“After World War I Piaget moved to Zurich to attend Carl Jung’s lectures on experimental psychology, and then to Paris to study logic and abnormal psychology. Working with Théodore Simon in Alfred Binet’s child psychology lab, he noticed that Parisian children of the same age made similar errors on true-false intelligence tests. Fascinated by their reasoning processes, he began to see how the key to human knowledge might be discovered by observing how the child’s mind develops.
Back in Switzerland, the young scientist began watching children play, scrupulously recording their words and actions as their minds raced to find reasons for why things are the way they are. In one of his most famous experiments, Piaget asked children, “What makes the wind?” What follows is a typical Piagetian dialogue:
Piaget: What makes the wind?
Julia (age 5): The trees.
Piaget: How do you know?
Julia: I saw them waving their arms.
Piaget: How does that make the wind?
Julia: Like this (waving her hand in front of Piaget’s face). Only they are bigger. And there are lots of trees.
Piaget: What makes the wind on the ocean?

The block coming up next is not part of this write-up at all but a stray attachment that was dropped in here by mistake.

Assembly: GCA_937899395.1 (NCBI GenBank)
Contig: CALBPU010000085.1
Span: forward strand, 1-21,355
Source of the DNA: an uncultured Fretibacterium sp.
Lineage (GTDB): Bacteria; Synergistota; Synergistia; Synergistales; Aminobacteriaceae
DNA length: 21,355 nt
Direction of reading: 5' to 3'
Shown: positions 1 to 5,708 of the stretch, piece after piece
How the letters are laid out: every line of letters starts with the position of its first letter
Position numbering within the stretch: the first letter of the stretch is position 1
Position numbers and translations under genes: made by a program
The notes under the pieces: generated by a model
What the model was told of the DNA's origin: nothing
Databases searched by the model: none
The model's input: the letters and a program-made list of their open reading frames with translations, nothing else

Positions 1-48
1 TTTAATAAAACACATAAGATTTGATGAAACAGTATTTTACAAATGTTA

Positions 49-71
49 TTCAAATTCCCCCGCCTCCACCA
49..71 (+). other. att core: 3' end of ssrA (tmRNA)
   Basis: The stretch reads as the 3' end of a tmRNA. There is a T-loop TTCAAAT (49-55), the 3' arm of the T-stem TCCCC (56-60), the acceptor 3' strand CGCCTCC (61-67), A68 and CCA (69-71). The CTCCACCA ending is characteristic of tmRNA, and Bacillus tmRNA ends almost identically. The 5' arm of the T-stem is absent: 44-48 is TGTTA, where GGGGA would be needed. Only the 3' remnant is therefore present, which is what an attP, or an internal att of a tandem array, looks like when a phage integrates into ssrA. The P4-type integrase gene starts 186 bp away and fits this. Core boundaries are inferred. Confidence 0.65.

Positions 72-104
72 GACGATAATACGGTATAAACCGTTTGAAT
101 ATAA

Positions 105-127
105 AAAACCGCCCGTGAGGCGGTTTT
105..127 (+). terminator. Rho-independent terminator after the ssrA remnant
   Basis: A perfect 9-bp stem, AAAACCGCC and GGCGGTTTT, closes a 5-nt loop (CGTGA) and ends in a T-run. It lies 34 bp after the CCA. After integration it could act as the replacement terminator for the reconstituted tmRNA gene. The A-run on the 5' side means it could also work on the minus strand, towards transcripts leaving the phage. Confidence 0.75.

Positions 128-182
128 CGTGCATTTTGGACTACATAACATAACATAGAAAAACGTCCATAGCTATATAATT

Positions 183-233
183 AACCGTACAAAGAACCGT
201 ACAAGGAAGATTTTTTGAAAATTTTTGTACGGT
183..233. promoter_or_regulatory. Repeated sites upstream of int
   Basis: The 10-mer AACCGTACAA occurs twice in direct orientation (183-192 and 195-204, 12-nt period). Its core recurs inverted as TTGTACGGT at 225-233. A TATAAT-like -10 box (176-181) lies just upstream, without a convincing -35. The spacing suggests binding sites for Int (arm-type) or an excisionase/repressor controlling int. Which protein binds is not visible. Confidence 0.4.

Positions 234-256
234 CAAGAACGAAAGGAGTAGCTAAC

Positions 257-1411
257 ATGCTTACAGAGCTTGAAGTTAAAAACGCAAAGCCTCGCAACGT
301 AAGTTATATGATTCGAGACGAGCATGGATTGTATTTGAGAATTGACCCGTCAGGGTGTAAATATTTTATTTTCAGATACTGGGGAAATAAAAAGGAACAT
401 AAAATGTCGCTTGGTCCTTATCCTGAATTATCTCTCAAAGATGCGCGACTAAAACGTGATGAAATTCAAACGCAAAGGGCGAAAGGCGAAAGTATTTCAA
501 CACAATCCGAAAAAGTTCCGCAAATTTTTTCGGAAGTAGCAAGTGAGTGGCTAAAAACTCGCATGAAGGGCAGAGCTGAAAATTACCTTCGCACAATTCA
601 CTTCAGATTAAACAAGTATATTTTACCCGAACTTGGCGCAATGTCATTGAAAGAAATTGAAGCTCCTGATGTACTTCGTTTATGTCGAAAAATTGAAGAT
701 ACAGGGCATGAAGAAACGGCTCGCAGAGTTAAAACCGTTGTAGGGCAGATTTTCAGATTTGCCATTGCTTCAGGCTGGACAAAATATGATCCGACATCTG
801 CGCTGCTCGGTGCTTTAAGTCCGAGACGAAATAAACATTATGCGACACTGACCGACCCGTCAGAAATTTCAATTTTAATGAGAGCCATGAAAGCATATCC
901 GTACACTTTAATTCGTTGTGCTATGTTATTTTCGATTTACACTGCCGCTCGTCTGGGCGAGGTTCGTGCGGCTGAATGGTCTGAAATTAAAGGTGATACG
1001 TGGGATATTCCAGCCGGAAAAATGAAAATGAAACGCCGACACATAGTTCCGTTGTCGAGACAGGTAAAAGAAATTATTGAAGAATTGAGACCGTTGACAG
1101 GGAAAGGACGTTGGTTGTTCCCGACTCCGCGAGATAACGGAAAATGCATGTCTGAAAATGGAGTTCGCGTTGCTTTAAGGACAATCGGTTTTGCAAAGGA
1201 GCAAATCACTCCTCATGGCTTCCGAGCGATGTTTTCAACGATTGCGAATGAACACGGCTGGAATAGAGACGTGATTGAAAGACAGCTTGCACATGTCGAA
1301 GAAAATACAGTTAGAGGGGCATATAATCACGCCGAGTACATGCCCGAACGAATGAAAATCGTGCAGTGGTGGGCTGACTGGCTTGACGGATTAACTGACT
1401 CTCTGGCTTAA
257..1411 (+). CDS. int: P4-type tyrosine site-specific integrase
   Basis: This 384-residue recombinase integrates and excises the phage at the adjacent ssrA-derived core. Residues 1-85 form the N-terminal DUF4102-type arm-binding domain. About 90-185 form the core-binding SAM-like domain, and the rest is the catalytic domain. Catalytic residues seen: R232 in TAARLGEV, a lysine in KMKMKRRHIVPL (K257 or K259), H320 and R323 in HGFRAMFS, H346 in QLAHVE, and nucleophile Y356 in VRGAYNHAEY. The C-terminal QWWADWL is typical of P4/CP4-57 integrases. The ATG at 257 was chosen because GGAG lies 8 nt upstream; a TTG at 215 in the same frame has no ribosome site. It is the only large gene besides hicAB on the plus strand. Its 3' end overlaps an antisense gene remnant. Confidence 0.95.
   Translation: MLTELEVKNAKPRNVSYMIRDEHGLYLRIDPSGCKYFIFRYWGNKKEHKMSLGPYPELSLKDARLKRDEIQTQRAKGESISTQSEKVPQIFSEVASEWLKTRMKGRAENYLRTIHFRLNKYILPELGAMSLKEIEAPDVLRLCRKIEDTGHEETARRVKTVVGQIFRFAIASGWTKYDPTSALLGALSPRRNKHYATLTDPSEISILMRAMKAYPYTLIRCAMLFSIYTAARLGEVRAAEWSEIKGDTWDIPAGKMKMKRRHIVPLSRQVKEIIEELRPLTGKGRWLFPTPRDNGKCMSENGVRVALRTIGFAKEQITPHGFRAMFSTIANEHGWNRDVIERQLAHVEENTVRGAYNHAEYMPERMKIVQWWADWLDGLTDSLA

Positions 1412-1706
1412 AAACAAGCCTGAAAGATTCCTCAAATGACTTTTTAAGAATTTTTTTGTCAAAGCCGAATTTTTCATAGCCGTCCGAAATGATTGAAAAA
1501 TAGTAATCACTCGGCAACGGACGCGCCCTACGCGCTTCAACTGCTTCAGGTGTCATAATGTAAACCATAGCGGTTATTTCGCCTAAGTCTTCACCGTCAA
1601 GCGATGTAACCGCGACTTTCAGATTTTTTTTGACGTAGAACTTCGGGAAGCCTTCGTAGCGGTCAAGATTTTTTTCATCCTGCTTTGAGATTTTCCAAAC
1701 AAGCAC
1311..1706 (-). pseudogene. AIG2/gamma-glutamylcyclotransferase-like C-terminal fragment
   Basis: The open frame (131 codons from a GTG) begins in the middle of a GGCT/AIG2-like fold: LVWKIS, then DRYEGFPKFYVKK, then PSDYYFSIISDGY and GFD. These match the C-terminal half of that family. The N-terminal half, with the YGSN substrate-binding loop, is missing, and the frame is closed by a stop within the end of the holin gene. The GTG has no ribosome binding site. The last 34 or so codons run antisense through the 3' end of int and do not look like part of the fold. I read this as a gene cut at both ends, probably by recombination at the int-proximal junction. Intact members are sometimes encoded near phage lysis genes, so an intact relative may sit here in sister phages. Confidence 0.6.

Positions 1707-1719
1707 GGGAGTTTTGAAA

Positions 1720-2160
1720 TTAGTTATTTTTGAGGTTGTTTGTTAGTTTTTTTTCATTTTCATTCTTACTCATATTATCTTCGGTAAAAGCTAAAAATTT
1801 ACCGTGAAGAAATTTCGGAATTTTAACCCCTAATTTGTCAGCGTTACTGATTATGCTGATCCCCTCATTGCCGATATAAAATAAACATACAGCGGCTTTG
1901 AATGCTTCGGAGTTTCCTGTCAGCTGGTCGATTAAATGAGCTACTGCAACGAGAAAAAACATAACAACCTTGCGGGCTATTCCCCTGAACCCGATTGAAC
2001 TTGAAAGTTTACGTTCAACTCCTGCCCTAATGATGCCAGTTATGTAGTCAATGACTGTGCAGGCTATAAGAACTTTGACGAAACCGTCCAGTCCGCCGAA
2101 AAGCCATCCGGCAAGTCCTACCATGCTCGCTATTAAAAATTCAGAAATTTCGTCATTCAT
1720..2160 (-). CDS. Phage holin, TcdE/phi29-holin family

Julia: It blows there from the land. No, it’s the waves.
Piaget recognized that Julia’s answers, while not correct by any adult criterion, are not “incorrect” either. They are entirely sensible and coherent within the framework of the child’s way of knowing. Classifying them as “true or false” misses the point and shows a lack of respect for the child. What Piaget was after was a theory that could find in the wind dialogue coherence, ingenuity and the practice of a kind of explanatory principle (in this case, by referring to body actions, in other cases much harder to state) that stands young children in very good stead when they don’t yet know enough or have enough skill to handle the kind of explanation grown-ups prefer.”
Papert, S. (1999) “Papert on Piaget.” Time magazine’s special issue on “The Century’s Greatest Minds,” page 105, March 29, 1999.